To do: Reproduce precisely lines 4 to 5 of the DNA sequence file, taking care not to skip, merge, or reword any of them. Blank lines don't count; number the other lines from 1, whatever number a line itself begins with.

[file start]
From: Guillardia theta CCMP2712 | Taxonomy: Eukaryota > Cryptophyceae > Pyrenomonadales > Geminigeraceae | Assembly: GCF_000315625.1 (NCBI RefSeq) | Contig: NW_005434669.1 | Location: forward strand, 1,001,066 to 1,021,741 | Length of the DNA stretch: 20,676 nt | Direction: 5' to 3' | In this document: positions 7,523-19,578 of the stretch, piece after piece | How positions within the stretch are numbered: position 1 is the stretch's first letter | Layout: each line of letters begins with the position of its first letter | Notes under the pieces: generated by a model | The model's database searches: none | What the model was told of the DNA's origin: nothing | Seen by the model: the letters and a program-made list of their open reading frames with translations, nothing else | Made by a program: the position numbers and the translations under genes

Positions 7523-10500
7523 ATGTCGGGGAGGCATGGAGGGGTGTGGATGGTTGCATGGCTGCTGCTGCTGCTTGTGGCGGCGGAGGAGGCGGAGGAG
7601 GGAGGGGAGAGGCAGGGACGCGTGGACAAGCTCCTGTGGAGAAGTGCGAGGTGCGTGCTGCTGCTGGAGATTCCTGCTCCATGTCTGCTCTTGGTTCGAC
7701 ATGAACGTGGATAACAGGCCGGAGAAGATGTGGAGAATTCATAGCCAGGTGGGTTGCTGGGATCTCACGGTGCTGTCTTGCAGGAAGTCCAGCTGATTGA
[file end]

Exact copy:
7601 GGAGGGGAGAGGCAGGGACGCGTGGACAAGCTCCTGTGGAGAAGTGCGAGGTGCGTGCTGCTGCTGGAGATTCCTGCTCCATGTCTGCTCTTGGTTCGAC
7701 ATGAACGTGGATAACAGGCCGGAGAAGATGTGGAGAATTCATAGCCAGGTGGGTTGCTGGGATCTCACGGTGCTGTCTTGCAGGAAGTCCAGCTGATTGA